Difference between journals, letters and social media

So much as changed in the last few hundred years. Back in the 17th century, people communicated with letters. This was their equivalent of email and text messages. Since letters took a while to get to the person the writer was sending them to, they would not write often, and it could take months for the letter to arrive, if it even arrived at all. However, this was normal, and if someone did not hear from their parents, siblings, friend, or significant other for months, this was totally acceptable and normal. Nowadays, things function a little differently. Now we communicate mainly through email and text messages. Since it only takes seconds for a message to get to the person you are sending your message to. If someone does not respond to a text message in a few seconds, an an email in an hour, it is considered that person is taking to long to respond, and sometimes someone might think someone is in a bad accident if they do not text back in a few minutes. Could you imagine waiting months for an response? I certainly could not.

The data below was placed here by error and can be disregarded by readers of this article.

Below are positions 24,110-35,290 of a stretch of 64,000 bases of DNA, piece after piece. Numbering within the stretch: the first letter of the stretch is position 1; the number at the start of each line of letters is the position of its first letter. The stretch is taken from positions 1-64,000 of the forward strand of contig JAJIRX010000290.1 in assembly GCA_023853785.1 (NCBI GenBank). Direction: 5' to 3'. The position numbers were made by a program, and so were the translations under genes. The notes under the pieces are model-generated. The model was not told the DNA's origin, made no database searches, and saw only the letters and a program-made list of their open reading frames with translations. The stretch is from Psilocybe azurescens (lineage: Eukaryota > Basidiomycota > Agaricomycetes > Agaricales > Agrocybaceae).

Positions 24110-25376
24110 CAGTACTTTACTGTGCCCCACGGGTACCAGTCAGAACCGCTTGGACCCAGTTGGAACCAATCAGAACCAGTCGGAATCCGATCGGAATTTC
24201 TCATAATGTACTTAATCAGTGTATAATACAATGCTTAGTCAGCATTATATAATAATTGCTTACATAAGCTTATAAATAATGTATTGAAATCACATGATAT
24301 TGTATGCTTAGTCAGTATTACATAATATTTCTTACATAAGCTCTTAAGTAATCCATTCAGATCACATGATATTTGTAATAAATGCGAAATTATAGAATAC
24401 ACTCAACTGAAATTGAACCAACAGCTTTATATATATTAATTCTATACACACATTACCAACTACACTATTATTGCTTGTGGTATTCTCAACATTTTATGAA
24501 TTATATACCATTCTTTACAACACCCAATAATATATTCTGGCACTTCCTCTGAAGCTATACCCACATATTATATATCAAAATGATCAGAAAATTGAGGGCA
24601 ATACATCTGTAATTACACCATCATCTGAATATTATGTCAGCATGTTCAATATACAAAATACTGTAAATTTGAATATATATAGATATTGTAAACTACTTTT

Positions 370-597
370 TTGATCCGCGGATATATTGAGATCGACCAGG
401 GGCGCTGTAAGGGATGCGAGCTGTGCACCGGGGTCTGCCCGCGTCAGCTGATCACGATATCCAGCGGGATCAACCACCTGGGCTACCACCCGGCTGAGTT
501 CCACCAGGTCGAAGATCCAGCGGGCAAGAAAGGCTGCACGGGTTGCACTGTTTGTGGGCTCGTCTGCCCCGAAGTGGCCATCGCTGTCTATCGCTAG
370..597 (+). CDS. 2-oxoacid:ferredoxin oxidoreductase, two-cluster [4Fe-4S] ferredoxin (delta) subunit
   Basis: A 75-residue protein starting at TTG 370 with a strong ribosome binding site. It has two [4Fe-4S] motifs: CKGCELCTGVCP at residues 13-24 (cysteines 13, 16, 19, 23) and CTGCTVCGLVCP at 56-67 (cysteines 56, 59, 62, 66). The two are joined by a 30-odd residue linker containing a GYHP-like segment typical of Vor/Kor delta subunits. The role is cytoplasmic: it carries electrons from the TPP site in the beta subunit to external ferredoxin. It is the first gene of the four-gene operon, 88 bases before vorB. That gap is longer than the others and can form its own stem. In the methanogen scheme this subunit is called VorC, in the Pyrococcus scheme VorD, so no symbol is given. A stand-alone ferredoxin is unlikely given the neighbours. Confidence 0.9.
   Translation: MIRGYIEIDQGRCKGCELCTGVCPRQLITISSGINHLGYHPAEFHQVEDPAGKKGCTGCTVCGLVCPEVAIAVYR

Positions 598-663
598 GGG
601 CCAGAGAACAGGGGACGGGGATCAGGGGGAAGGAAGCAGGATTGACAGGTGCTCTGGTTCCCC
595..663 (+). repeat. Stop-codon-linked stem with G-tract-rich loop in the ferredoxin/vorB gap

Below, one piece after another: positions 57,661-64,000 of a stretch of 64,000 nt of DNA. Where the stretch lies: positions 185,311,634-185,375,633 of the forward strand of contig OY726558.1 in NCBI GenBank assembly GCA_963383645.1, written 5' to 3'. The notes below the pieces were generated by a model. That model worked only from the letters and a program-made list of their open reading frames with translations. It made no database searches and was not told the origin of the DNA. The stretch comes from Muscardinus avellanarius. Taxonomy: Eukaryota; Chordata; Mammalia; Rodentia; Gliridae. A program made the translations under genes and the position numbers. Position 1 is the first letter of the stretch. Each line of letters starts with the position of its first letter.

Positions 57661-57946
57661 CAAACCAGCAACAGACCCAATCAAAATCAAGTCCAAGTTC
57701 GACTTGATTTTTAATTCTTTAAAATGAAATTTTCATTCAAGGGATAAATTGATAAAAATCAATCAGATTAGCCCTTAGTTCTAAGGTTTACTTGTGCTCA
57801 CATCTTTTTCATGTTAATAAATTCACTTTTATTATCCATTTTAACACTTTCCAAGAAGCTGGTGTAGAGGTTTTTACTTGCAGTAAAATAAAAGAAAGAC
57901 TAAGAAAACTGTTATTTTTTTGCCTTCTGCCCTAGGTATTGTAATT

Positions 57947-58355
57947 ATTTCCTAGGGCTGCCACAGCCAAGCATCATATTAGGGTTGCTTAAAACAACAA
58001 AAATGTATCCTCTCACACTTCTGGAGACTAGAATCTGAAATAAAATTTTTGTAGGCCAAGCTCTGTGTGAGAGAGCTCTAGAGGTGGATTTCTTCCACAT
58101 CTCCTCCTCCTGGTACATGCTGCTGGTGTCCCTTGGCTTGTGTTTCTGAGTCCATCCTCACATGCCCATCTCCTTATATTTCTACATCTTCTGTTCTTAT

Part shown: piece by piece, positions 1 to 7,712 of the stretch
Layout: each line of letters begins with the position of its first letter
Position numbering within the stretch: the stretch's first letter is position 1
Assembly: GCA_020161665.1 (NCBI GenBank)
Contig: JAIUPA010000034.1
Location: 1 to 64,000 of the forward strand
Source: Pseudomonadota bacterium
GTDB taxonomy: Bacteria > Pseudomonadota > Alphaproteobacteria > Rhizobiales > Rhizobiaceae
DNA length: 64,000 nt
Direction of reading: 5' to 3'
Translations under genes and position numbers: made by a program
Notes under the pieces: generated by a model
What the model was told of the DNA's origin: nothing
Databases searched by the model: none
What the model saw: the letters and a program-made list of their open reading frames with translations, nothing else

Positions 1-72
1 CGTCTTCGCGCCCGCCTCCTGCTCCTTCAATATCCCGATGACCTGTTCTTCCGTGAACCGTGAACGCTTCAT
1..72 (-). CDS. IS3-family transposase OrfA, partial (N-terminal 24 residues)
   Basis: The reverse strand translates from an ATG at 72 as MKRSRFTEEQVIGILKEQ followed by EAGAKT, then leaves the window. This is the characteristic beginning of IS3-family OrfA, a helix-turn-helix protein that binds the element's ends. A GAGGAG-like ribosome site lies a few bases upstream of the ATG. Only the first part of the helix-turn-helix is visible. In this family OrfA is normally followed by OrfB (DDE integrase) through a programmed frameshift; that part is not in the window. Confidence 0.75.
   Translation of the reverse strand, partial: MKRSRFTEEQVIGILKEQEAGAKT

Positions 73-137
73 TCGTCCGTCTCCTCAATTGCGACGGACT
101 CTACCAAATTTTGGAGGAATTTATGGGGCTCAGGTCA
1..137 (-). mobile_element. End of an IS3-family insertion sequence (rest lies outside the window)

There is also a difference between journals and social media. Journals were used for entertainment of the public, as well as providing news of what is going in in town, or in London. If someone heard a rumor of something big happening, they would have to wait until the following day to find out if it was true or not. Now, we do do not have to wait a day. Instead, we can simply go on Facebook or Twitter or even Snapchat to find out if something just happened or not. Back in the 18th century, if someone had to look up information, they would have to go to the library and it could take them hours to find what they are for. Today, all we need to do is Google something and multiple sources pop up.

Looking at the difference between the two periods, I fully realize just how easy we have it nowadays.

One thought on “Difference between journals, letters and social media

  1. Easy in some ways, but not in others. Back then, there were widely accepted authorities and people trusted them. Now, we spend so much time wading through the dross and trying to assess the value of our sources once we find even find them. We have the information but are not sure if we can trust it; they had trouble getting hold of the information, but once they had it, their problem was solved.

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